ramana wrote:So to sum up different planes for different services is the best approach or else you end-up with a compromise no one is happy with.


That is the optimal way if you can afford it and if you can get the desired capability by pursuing that. This is not universally true. In the case of the JSF, the US services could not have gotten this level of capability had they pursued independent programs. There wasn't enough money to justify it for anyone except perhaps the USAF but even its prior got swatted away as being excessive (and it was not even as capable as the current F-35A is). Sometimes alignment works as it forces you to think, pick and choose and build a coalition of support that everyone benefits from. In other times its a drag..

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Re: Naval Tejas Mk1/Mk2: News & Discussion - 23 February 2019

Postby nachiket » 21 Nov 2019 10:38

brar_w wrote:There are plenty of advantages of the Hornet over the F-16 if one was interested but that came at a higher cost to buy and sustain. Same with the F-18 SH compared to upgaded F-16's.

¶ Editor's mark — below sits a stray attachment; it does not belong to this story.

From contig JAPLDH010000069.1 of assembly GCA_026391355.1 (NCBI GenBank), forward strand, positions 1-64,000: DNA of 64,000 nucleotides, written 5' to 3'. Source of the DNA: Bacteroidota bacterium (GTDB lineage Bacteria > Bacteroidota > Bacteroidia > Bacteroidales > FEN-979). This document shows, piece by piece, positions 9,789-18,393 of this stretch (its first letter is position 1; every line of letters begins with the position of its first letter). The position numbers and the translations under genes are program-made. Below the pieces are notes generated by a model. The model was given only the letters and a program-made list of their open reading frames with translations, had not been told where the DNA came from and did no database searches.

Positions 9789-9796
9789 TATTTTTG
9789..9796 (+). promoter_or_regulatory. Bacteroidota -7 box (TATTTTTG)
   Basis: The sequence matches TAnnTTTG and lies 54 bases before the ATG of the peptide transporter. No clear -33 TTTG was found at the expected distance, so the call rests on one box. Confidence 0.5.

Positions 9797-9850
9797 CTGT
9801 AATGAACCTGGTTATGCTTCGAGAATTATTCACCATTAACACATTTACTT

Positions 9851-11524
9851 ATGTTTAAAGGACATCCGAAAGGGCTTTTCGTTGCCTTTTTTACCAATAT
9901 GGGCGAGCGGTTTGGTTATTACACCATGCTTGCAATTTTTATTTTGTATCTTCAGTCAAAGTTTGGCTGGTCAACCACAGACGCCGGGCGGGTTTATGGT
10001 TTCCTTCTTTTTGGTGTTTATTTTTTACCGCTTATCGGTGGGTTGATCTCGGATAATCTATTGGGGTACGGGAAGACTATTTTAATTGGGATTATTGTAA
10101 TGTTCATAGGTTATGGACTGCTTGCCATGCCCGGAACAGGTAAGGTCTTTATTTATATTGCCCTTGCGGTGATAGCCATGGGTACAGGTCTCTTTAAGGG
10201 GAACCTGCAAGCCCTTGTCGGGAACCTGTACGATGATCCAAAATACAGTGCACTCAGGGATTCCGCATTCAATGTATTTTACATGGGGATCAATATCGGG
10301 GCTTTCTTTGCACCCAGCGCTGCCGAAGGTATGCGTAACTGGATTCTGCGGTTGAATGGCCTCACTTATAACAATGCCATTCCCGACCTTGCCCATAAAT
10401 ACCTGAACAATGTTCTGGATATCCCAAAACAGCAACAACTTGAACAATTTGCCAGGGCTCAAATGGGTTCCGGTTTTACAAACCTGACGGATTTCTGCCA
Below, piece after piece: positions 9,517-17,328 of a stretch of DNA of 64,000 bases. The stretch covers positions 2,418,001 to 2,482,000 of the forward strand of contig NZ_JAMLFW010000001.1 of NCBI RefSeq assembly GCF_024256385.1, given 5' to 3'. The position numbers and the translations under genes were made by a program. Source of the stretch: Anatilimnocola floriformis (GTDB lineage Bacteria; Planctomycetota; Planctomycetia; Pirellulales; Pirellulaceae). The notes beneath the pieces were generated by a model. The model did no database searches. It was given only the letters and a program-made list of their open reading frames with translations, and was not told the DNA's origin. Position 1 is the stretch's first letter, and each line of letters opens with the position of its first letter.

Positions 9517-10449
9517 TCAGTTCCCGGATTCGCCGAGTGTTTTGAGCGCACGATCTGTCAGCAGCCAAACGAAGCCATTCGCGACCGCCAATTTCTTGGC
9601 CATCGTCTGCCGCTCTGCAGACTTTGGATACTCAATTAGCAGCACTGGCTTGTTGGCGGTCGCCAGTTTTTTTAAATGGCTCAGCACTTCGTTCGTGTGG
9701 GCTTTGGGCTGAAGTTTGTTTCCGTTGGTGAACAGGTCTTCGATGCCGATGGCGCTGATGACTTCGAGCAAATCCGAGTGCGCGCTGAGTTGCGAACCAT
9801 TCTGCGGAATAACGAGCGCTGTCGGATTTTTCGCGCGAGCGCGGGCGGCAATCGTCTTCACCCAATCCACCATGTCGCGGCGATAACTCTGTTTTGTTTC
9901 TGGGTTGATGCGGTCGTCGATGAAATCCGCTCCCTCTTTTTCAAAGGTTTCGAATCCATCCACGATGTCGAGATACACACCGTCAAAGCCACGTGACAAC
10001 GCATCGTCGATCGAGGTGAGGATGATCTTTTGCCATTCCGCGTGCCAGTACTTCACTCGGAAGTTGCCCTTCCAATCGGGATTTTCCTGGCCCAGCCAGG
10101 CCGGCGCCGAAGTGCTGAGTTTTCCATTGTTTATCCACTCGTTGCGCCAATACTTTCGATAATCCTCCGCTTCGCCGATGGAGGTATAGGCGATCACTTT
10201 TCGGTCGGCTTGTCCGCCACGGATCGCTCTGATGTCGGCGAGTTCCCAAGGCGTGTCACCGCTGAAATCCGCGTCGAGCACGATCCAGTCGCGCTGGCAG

I'd be interested to know. Could you post them in the US Equipment thread?
Thanks

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Re: Naval Tejas Mk1/Mk2: News & Discussion - 23 February 2019

Postby mahadevbhu » 21 Nov 2019 10:56

brar_w wrote:
And no, in hindsight the three US services could not have developed three clean sheet designs for the same price. That notion may sound really impressive but when one gets into programmatic data and financials the math simply does not add up hence why POGO, Sprey, and others have never tried to quantify this argument.

There is no doubt that the three US services had to align and come close but there were sound combat-effectiveness, affordability and fleet-recapitalization needs dictating that shift and the US joint forces, which are now getting nearly 100 5GAF's a year and growing benefit in the aggregate as a result of it. Had it not been for this indeed they would have ended up with different aircraft. Better aircraft? Probably not because it is difficult to envision the USN or USMC completing a clean sheet program so likely more SH's for them. The USAF would have ended up with a smaller, lighter fighter..but one less capable...